I have been privileged to work on some beautiful examples from musical history and some excellent new amplifiers made by genuine craftsmen proud of their work. I have also been plagued by the nightmare of modern manufacturing methods where an otherwise good sounding amp is compromised by cheap components and mass production decisions. Here is a small collection of both of these categories
How to Repair a Fender Bandmaster
Are you interested in a repair of the classic Blackface era of Fender amps? Grab a coffee, pull up a chair and join me as we restore this classic all-tube hand wired Bandmaster amp from 1965
Blackface Fender Princeton Repair and setup
The Blackface Princeton was in need of some TLC. The owner wanted to make the transition from a collectors amp to a reliable gigging amp. This is an important decision that requires due respect. In the end, an amp is made to be played, not looked at. This is the non-reverb version. My favourite. If the techno-babble is too much, just jump over to about 17 minutes….what a sound!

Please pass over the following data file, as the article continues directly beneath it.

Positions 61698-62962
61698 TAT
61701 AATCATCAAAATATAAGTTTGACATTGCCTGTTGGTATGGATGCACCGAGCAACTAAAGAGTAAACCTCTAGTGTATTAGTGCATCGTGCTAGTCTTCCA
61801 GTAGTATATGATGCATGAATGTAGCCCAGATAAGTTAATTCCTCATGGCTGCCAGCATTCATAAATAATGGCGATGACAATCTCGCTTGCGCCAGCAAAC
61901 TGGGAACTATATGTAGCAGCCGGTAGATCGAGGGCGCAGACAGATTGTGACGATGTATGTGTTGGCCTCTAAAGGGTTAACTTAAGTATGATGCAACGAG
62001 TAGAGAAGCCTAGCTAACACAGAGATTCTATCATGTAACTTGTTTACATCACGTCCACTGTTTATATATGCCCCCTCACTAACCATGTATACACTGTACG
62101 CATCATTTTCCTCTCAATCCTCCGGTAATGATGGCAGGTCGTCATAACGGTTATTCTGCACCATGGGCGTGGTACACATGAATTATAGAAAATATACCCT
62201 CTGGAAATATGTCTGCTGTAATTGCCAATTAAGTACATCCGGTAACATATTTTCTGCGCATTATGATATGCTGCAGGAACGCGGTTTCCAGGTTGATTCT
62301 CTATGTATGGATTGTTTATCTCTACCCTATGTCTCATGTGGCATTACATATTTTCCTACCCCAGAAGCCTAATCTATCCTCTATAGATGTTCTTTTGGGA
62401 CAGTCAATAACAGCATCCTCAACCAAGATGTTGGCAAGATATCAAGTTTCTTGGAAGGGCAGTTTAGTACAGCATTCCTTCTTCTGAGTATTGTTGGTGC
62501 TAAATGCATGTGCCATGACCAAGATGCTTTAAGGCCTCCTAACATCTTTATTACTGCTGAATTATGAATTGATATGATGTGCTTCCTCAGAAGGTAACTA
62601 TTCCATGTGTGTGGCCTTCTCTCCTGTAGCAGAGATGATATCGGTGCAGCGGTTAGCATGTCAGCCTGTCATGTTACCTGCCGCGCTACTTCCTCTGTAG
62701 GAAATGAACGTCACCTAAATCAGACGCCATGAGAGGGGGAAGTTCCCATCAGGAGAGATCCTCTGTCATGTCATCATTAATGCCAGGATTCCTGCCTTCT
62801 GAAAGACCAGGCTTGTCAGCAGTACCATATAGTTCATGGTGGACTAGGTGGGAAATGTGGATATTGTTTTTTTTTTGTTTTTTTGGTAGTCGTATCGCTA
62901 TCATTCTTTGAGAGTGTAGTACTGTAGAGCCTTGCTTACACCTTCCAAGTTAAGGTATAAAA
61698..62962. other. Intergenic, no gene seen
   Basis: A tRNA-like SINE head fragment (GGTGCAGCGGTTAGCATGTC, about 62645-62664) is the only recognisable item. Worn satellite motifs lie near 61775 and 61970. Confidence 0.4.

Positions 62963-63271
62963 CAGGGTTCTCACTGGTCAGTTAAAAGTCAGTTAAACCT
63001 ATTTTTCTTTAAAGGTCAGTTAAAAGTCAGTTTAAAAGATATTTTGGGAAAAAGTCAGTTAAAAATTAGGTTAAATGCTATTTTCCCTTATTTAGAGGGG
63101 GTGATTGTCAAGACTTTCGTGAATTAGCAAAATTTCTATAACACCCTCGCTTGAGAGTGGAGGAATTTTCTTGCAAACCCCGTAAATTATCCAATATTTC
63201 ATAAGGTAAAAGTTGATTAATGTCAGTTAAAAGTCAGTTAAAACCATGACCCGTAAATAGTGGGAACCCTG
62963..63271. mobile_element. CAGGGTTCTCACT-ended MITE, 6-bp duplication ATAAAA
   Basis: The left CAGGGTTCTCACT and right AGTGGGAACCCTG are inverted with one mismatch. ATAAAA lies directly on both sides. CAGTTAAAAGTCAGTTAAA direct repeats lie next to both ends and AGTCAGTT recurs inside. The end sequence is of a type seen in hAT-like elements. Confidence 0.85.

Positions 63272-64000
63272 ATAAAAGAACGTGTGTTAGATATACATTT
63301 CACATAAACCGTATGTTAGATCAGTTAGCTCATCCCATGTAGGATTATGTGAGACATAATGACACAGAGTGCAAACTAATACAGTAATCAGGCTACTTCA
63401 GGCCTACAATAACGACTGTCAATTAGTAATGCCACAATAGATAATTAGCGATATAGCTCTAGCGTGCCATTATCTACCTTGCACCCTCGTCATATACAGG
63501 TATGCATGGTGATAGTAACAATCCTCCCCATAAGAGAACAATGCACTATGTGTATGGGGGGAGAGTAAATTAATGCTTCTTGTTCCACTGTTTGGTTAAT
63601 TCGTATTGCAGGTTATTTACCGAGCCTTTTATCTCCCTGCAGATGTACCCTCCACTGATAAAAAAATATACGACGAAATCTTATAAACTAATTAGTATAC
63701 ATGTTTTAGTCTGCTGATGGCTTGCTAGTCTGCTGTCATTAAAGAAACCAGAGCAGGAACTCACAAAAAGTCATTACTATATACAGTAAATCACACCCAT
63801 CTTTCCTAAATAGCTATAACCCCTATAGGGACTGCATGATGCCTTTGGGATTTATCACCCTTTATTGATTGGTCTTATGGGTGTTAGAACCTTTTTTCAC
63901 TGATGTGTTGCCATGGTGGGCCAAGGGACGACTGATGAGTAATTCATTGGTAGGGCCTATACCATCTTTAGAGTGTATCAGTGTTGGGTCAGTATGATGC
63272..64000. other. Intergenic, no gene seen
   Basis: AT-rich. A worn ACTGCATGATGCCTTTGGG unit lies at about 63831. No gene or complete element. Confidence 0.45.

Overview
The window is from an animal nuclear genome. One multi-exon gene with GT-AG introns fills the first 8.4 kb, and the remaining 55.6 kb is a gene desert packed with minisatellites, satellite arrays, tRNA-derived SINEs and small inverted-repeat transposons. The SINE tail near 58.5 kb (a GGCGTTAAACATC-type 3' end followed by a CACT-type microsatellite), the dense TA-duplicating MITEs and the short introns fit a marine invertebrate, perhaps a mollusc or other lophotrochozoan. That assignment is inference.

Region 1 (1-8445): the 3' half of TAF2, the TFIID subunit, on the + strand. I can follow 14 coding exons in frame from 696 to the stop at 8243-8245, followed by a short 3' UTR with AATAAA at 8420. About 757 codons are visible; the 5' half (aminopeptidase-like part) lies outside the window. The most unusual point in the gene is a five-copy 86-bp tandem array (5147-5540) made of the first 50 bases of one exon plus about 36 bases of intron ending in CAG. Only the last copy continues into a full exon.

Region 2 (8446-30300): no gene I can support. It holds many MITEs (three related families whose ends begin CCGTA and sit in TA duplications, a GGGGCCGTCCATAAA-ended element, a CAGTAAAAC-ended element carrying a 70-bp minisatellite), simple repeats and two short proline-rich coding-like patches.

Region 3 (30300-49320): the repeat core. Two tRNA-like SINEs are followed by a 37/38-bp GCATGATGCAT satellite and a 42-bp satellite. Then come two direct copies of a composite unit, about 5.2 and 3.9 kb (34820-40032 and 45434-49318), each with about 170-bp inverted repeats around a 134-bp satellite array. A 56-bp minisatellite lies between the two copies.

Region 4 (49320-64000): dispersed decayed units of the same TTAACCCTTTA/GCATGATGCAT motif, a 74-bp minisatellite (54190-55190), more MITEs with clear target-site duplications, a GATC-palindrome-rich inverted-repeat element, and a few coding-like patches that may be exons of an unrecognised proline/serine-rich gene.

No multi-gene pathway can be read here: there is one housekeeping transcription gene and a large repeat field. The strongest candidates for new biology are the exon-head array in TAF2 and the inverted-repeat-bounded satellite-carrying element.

“A Smokin’ Hot Blonde”: the mysterious case of the blonde Brownface Fender Bassman, and its repair
This gorgeous 1962 Brownface Fender Bassman with white tolex came to me via Sunburst Music in Sydney. This poor girl was smoking, so the sleuthing begins with what was burned and what other dark secrets lie beneath.
How to tell if your Classic _ Amplifier is wired for 240v or 120v. “Watts my Volts”
In Australia, our mains power is 240VAC, so we need to be extra careful plugging in an American amplifier. Has it been converted, or are you about to cook a very expensive power transformer? In the USA, you may not create the same fireworks, but your Aussie or European product will not work correctly. Here’s a short video to help you know if has been converted.